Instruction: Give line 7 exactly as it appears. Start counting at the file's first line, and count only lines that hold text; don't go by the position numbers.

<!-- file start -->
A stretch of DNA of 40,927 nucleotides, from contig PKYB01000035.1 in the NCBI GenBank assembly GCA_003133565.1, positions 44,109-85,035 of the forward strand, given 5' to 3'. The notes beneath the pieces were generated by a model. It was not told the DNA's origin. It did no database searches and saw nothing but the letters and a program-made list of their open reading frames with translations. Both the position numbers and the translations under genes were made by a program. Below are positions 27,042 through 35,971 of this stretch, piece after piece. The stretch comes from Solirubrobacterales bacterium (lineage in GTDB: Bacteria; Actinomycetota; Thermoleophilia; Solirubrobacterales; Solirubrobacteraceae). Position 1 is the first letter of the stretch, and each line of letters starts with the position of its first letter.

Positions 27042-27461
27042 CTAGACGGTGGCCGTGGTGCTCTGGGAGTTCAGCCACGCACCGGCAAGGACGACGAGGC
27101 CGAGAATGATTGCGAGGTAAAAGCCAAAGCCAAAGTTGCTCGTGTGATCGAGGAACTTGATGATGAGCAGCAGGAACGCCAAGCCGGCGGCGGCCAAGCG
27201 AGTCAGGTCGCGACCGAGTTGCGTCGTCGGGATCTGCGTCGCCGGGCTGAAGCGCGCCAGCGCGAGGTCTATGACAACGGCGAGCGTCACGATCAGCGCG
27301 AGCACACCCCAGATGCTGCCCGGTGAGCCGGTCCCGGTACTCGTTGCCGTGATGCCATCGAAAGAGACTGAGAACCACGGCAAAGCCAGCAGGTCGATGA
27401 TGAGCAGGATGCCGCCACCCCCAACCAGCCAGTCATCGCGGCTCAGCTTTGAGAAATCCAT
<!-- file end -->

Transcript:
27401 TGAGCAGGATGCCGCCACCCCCAACCAGCCAGTCATCGCGGCTCAGCTTTGAGAAATCCAT